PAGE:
Study Start Date : June 2009
Actual Primary Completion Date : November 2009
Actual Study Completion Date : March 2010

Arm Intervention/treatment
Experimental: Vitamin C
High-dose Vitamin C in 4 age-based doses will be given in two-daily doses for four weeks
Dietary Supplement: Vitamin C
High-dose Vitamin C will be administered in 4 age-based dosing groups

Placebo Comparator: Placebo
Placebo will be given in two-daily doses for four weeks
Dietary Supplement: Placebo
Placebo will be administered twice daily for four weeks

Primary Outcome Measures :
  1. Change in peak oxygen consumption (from baseline to post-study drug testing) [ Time Frame: 4 weeks ]

Secondary Outcome Measures :
  1. Oxygen Pulse [ Time Frame: 4 weeks ]
  2. Peak Work [ Time Frame: 4 weeks ]
  3. Endo-PAT score [ Time Frame: 4 weeks ]
  4. Framingham Modified Endothelial Function Score [ Time Frame: 4 weeks ]
  5. PedsQL 4.0 - quality of life assessment [ Time Frame: 4 weeks ]
  6. BNP [ Time Frame: 4 weeks ]

Information from the National Library of Medicine

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Ages Eligible for Study:   8 Years to 25 Years   (Child, Adult)
Sexes Eligible for Study:   All
Accepts Healthy Volunteers:   Yes

Inclusion Criteria:

  • 8-25 years of age
  • Fontan-palliated patient

Exclusion Criteria:

  • New York Heart Association (NYHA) classes III or IV
  • Diabetes mellitus
  • Family history of premature coronary artery disease
  • Use of Sildenafil or other pulmonary artery vasodilators
  • Prior cardiac arrest (outside the first 24-hours postoperatively)
  • Life-threatening dysrhythmias
  • Severe ventricular dysfunction
  • Severe AV valve regurgitation
  • Pregnancy
  • Severe renal or hepatic impairment

Information from the National Library of Medicine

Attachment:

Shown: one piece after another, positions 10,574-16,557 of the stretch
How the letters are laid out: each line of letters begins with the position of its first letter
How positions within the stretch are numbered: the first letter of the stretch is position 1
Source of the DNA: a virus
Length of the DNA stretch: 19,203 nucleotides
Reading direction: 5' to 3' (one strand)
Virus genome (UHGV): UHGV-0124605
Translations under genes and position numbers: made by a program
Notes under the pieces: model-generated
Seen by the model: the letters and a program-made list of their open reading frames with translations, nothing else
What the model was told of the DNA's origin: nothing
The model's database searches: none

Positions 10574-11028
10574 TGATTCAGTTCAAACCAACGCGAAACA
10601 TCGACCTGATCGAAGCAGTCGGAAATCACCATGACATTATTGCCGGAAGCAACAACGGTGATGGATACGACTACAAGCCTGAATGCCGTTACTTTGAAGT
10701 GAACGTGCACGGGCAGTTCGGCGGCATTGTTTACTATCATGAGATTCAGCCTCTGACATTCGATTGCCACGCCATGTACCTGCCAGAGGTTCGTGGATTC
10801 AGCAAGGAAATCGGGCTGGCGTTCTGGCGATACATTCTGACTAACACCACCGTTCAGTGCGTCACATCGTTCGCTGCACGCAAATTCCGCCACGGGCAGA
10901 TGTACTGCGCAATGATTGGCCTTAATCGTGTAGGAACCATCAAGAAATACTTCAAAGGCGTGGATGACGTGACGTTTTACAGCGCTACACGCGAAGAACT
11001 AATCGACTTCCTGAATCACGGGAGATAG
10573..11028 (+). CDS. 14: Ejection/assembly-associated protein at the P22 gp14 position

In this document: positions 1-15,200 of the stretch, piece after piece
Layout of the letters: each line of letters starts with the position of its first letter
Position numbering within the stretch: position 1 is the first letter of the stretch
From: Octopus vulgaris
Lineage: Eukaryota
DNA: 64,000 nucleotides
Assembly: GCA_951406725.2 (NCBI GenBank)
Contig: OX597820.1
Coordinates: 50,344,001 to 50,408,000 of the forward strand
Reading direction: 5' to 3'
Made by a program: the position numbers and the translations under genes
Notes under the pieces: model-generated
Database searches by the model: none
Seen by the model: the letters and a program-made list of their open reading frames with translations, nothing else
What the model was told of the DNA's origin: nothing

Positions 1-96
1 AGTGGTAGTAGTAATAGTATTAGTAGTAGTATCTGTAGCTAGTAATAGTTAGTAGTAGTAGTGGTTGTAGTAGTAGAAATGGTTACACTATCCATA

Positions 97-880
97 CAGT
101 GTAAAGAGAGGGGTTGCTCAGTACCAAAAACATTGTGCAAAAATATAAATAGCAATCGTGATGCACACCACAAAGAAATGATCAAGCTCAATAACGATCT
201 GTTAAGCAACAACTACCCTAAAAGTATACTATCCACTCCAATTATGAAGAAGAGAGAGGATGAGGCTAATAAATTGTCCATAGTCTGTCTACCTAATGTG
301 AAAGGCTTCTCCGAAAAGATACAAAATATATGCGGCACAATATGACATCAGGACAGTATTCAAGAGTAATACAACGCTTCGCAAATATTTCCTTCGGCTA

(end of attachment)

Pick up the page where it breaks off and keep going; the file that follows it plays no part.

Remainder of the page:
To learn more about this study, you or your doctor may contact the study research staff using the contact information provided by the sponsor.

Please refer to this study by its identifier (NCT number): NCT00974025

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United States, Michigan
University of Michigan
Ann Arbor, Michigan, United States, 48109
Sponsors and Collaborators
University of Michigan
Griese-Hutchinson Champions for Children's Hearts Investigator Award
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Study Director: John R Charpie, MD University of Michigan
Principal Investigator: Bryan H Goldstein, MD University of Michigan
Publications of Results:
Publications automatically indexed to this study by Identifier (NCT Number):
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Responsible Party: John R. Charpie, Professor, University of Michigan Identifier: NCT00974025    
Other Study ID Numbers: HUM00029464
First Posted: September 10, 2009    Key Record Dates
Last Update Posted: June 1, 2017
Last Verified: May 2017
Additional relevant MeSH terms:
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Hypoplastic Left Heart Syndrome
Tricuspid Atresia
Heart Defects, Congenital
Cardiovascular Abnormalities
Cardiovascular Diseases
Heart Diseases
Congenital Abnormalities
Heart Valve Diseases
Ascorbic Acid
Physiological Effects of Drugs
Molecular Mechanisms of Pharmacological Action
Protective Agents